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March 1, 2015: Photographing a Revolution, Collecting Subway Bacteria and More

This week on National Geographic Weekend, join host Boyd Matson and his guests as they swab New York’s subways for bacteria, plan the perfect surf getaway, photograph a revolution, study the world’s most important fish, meet a glow in the dark shark, leave and return to a beloved homeland, learn the best way to eat a banana, and plan for sea level rise.

Using Ancient DNA to Uncover the Hidden History of Patagonia

How far will Genographic Project scientists go to help reveal where we came from? Geographically-speaking the answer may be Puerto Williams, the southern tip of Chile.

December 21, 2014: Reviving the Mammoth, Traveling From Canada to Tibet With 2 Kids and 0 Airplanes

This week on National Geographic Weekend, join host Boyd Matson and his guests as they search for enlightenment at a Buddhist monastery with their families, search for pain at high altitude, sacrifice children and llamas in Peru, recreate the mammoth, don’t finish a bucket list, rap about the wilderness, improve our IQ, figure out how to avoid avalanches in the backcountry, and photograph Europe’s large carnivores.

Genomic Discovery Unearths New Theories on Plant Evolution

Norm Wickett, Ph.D. Conservation Scientist, Genomics and Bioinformatics Chicago Botanic Garden I have always been fascinated by natural history and evolution. As a conservation scientist in genomics and bioinformatics at the Chicago Botanic Garden, I work to understand how plants – aquatic and terrestrial – all fit together in the biological tree of life. We…

The Genographic Project unveils the ancient ancestry of New Zealand, the world’s last settled islands

The Genographic Project results are in from 100 Kiwis (or New Zealanders). The results were revealed to an excited crowd of participants, which included New Zealand’s own Governor General Sir Jerry Mateparae. Background Earlier this year, a team from National Geographic’s Genographic Project was invited by the Allan Wilson Centre to North Island, New Zealand to shed…

Genographic Project DNA Results Reveal Details of Puerto Rican History

DNA analysis of living inhabitants of Puerto Rico sheds light on the island’s colonial history.

July 6, 2014 Show: Tracing Evolution Through Ape DNA and Chasing the Ebola Virus

As West Africa struggles with the largest known outbreak of Ebola, Dr. Peter Piot shares how he helped discover and describe the virus’ first known outbreak in 1976 Zaire. Also, geneticist Gil McVean studies the rates of genetic mutation in chimpanzee DNA compared to that of humans to try to determine the date of our last common ancestor.

Study Reveals Biological Identities of Bigfoot, Yeti, Bolstering Case Against Them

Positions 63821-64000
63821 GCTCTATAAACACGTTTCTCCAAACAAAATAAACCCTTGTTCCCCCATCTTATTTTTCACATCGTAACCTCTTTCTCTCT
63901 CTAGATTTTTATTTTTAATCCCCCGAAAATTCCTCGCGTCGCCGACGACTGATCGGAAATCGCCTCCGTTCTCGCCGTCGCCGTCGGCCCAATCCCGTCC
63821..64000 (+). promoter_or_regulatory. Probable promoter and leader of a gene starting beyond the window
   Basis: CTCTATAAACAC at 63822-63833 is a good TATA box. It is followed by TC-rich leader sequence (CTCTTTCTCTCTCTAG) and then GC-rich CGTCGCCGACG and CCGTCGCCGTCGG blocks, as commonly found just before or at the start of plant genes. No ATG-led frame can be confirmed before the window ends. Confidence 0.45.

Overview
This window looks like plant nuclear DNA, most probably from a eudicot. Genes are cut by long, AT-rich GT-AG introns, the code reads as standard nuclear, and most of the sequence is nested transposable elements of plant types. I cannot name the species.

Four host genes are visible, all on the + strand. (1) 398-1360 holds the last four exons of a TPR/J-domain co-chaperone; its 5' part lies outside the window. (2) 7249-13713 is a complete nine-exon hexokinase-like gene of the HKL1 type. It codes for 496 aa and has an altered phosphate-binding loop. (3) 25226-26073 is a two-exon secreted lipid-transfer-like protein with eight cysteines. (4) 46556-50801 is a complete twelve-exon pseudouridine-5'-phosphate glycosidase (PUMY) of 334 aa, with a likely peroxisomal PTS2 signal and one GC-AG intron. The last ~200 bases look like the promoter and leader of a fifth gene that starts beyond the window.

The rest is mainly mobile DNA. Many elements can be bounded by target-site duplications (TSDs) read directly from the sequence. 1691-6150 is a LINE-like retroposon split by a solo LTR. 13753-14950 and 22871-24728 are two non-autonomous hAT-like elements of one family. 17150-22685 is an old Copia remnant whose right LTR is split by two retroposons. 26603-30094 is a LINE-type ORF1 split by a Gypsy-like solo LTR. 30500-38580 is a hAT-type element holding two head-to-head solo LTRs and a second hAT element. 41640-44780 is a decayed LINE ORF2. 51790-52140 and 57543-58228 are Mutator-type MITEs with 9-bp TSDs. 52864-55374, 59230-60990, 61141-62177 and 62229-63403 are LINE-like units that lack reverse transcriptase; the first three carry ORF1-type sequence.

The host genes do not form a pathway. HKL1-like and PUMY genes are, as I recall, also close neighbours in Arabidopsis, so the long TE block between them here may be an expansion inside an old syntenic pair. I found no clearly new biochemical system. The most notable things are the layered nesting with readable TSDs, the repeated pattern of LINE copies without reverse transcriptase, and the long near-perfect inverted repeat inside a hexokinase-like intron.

The yeti, Bigfoot, and their kind are literally a load of bull—plus several other mammals, according to the first peer-reviewed scientific study of the shaggy humanoid creatures.

The Human Family Tree Grows New Branches on Arbor and DNA Day

The Genographic Project, in partnership with Family Tree DNA, announces a new evolutionary tree. Did you know that this year, April 25th is both DNA Day and Arbor Day? In order to join in on the festivities and mark this calendric coincidence, National Geographic’s Genographic Project and Family Tree DNA are announcing the joint creation…

Chickens and Dogs and Bears, Oh My (DNA)

Why did the chicken cross the road? We may never know. But since it did, and it carried its DNA, we can now say something about both chicken and human migration. Yes, using DNA to trace migration and history is not limited to just humans. A new paper on polar and brown bear DNA suggests…

Ancient DNA from Montana Skeleton Holds Clues to Native American Ancestry

DNA from the skeleton of an ancient boy from Montana may just hold clues revealing who the first Native Americans were and where they came from. A recent paper in the journal Nature details the results from the 12,500-year-old infant boy’s genome. The boy, nicknamed Anzick-1 in reference to the owner of the land where…

How Rare Am I? Genographic Project Results Demonstrate Our Extended Family Tree

Most participants of National Geographic’s Genographic Project can recite their haplogroup as readily as their mother’s maiden name. Yet outside consumer genetics, the word haplogroup is still unknown. Your haplogroup, or genetic branch of the human family tree, tells you about your deep ancestry—often thousands of years ago—and shows you the possible paths of migration…

DNA From Ancient Site in Spain Reshapes Human Family Tree

Six weeks ago I suggested that 2013 was already the breakthrough year for molecular anthropology, but 2013 is ending with yet another highlight. Yesterday, Nature published a stop-you-in-your tracks piece that scrambles the scientific picture of our ancient relatives.  The world-leading Max Planck Institute for Evolutionary Anthropology in Leipzig, Germany successfully sequenced the mitochondrial genome…

Ötzi the Iceman Leads a Wave of Genetics Buzz

The popularity of recent news reports on the DNA of the mummy Ötzi remind us that genetic breakthroughs are reaching far beyond white-lab-coat laboratories. Will 2013 be remembered as the year that genetics went main stream?

The Genographic Project Explores the Ancient History of Guam

The name Micronesia, meaning small islands, describes the region well since most of these are small atolls, less than 80 square miles. I’m among the beautiful Marianas islands of western Micronesia, more specifically in Guam to meet the Chamorro people, and to see if together we could unlock some of the mysteries hidden in their DNA.…